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Old 08-28-2018, 05:27 PM   #1
alschnertz
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Default Does octane affect gasoline density?

Just wondering if lower octane 87 E10 is more dense than higher 93 E10.

Couldn't find anything about density in my google search.
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Old 08-28-2018, 06:42 PM   #2
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I'm no expert but with the ability to make more power with the higher octane. Then there should be a bit more density per volume. A simple test would be having the same amount of each fuel in the same container. The higher octane fuel should weigh more.
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Old 08-28-2018, 07:57 PM   #3
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I would shoot an email off to Uncle Rob, he seems to know a bit about gasoline...
https://youtu.be/IuYiAhDanY8
I think gasoline even changes density with temperature, that's why you get more gas when you fill up in the morning when it's cooler.
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Old 08-28-2018, 09:20 PM   #4
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Originally Posted by VB242 View Post
I would shoot an email off to Uncle Rob, he seems to know a bit about gasoline...
https://youtu.be/IuYiAhDanY8
I think gasoline even changes density with temperature, that's why you get more gas when you fill up in the morning when it's cooler.
not really, the tanks are underground and are at steady temp.
https://www.consumerreports.org/cro/...n-it/index.htm
not worth the effort to even waste time thinking about it.

OP, the density of different brands of gasoline of the same octane likely vary as much as bewixt octanes, is there any practical reason you ask?
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Old 08-29-2018, 04:03 AM   #5
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Are you tuning for caburetors?

https://www.sunocoracefuels.com/tech...gravity-matter

"The specific gravity of pump gas will typically range from about 0.720 to 0.770. As you can now guess, this wide range is a reflection of the wide ranging composition. Pump gas composition varies by octane, by region, and by season."

Octane does affect gasoline density, but so does the weather and region.
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Old 08-29-2018, 05:25 AM   #6
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Originally Posted by apachechef View Post
is there any practical reason you ask?
What's driving this query is an issue with my '01 S40.
It has a slight pinging issue under a medium load for a second or two right after it shifts gears.
We've always used 87 octane E10 and I've noticed the issue happening more often lately.

Ran a tank of 93 octane E10 through it and the issue went away.

In an effort to run a higher octane than 87 and to try and save $ by not using 93 all the time, I tried making my own cocktail of 90 octane my running the tank down to half and then filling with 87, running that down to half, fill with 93, repeat etc.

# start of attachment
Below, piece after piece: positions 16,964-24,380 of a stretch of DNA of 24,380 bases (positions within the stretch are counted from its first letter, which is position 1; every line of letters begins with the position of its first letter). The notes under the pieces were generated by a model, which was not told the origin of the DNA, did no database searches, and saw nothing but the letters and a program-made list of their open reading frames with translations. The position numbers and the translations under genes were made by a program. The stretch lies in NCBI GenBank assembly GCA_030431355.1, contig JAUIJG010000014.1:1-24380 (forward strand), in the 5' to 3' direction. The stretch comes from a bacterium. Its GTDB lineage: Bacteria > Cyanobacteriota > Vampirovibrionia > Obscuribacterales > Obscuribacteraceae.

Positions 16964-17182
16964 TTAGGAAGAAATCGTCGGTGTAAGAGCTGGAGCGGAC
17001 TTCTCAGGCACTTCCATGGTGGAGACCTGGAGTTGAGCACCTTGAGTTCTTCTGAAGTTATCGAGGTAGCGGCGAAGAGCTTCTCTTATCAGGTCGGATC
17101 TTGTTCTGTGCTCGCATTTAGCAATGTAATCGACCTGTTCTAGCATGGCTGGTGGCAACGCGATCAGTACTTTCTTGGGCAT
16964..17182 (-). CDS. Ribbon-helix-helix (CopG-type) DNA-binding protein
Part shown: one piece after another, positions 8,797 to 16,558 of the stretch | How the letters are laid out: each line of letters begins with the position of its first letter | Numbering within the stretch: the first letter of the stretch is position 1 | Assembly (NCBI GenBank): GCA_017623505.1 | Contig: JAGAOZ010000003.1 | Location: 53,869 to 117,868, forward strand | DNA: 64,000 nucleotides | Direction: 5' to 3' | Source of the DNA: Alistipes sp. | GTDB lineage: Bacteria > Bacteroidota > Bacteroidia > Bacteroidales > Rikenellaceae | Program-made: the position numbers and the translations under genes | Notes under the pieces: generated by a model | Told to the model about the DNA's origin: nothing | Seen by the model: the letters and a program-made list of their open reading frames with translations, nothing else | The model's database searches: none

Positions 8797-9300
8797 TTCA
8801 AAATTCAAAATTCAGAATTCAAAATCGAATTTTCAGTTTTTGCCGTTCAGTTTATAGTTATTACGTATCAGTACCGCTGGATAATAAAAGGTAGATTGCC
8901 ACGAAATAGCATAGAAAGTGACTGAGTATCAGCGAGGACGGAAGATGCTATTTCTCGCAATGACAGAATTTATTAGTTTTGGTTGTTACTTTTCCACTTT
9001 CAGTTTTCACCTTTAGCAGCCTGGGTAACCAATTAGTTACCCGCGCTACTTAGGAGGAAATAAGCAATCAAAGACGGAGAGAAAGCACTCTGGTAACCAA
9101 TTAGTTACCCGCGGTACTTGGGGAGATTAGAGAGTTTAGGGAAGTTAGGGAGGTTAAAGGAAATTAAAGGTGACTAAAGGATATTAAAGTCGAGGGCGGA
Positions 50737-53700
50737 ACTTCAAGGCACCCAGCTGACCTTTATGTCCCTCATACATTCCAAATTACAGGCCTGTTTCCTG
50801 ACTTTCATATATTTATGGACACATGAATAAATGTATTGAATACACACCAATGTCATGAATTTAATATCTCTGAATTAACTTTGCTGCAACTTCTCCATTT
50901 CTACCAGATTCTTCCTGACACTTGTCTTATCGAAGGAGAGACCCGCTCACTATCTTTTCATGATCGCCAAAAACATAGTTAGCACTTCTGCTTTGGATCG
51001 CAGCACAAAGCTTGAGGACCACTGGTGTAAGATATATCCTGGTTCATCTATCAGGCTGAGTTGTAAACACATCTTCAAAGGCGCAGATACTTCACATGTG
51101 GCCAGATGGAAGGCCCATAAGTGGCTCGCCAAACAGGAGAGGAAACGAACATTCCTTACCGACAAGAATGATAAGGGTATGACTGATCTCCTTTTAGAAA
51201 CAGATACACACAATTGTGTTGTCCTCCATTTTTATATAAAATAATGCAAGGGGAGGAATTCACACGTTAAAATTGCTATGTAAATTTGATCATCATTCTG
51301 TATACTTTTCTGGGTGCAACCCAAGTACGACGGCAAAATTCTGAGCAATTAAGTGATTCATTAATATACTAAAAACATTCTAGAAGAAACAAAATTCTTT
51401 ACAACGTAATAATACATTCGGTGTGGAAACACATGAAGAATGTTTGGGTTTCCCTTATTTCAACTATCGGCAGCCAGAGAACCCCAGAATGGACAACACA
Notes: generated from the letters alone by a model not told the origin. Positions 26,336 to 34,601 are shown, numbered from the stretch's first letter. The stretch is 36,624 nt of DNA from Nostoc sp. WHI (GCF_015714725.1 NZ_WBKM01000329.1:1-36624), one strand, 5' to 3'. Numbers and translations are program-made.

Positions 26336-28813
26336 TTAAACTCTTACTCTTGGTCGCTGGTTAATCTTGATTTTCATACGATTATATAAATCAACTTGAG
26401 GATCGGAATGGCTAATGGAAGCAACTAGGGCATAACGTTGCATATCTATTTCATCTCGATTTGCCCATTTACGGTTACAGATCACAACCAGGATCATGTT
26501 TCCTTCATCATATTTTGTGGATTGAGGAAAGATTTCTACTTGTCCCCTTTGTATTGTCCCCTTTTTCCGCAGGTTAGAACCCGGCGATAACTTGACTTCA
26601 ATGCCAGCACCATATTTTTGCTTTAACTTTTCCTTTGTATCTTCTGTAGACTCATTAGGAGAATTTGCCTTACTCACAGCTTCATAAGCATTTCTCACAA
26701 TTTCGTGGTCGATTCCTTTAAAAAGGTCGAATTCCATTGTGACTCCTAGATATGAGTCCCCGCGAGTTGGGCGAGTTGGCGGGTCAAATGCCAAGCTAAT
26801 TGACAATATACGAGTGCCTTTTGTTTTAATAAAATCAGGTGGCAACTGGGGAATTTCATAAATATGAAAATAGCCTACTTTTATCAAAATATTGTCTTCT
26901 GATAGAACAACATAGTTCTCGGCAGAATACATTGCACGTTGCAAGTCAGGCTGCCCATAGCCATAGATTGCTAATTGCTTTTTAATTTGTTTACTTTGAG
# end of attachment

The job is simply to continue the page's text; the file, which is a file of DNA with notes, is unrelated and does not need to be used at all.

So what I'm finding is that the car will ping after the "half fill" of 93 and won't ping after the "half fill" of 87. This led me to think the two different octanes are sitting on top of each other instead of mixing, but I'm having a hard time believing that myself.

I figured the two octanes would mix inside the tank on their own, but it seem like they stay separated.
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Old 08-29-2018, 08:55 AM   #7
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Quote:
Originally Posted by alschnertz View Post
What's driving this query is an issue with my '01 S40.
It has a slight pinging issue under a medium load for a second or two right after it shifts gears.
We've always used 87 octane E10 and I've noticed the issue happening more often lately.

Ran a tank of 93 octane E10 through it and the issue went away.

In an effort to run a higher octane than 87 and to try and save $ by not using 93 all the time, I tried making my own cocktail of 90 octane my running the tank down to half and then filling with 87, running that down to half, fill with 93, repeat etc.

So what I'm finding is that the car will ping after the "half fill" of 93 and won't ping after the "half fill" of 87. This led me to think the two different octanes are sitting on top of each other instead of mixing, but I'm having a hard time believing that myself.

I figured the two octanes would mix inside the tank on their own, but it seem like they stay separated.
They mix completely during the turbulence created by filling the tank.
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Old 08-29-2018, 09:43 AM   #8
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I don't think there's much of a difference between the gasoline part of the gas. The octane is modified through the addition of various other chemicals, partly the ethanol, partly through other additives.

Most of them say 'E10', but that just means that it can contain 'up to' 10% ethanol, in practice, they're using the amount of ethanol to fine tune the octane, since some of their past favorite octane boosting chemicals have ended up being banned (lead, MTBE).

Since the additives probably don't have the same density as pure gasoline does, they probably alter the overall density of the mixture. But not in any significant way. And if there was an additive that wouldn't go into a solution with the gasoline, it wouldn't be a very good additive, and it wouldn't be used (since it would settle or rise out of the mixture as it sat in the gas station tanks, as well as in the car's tank).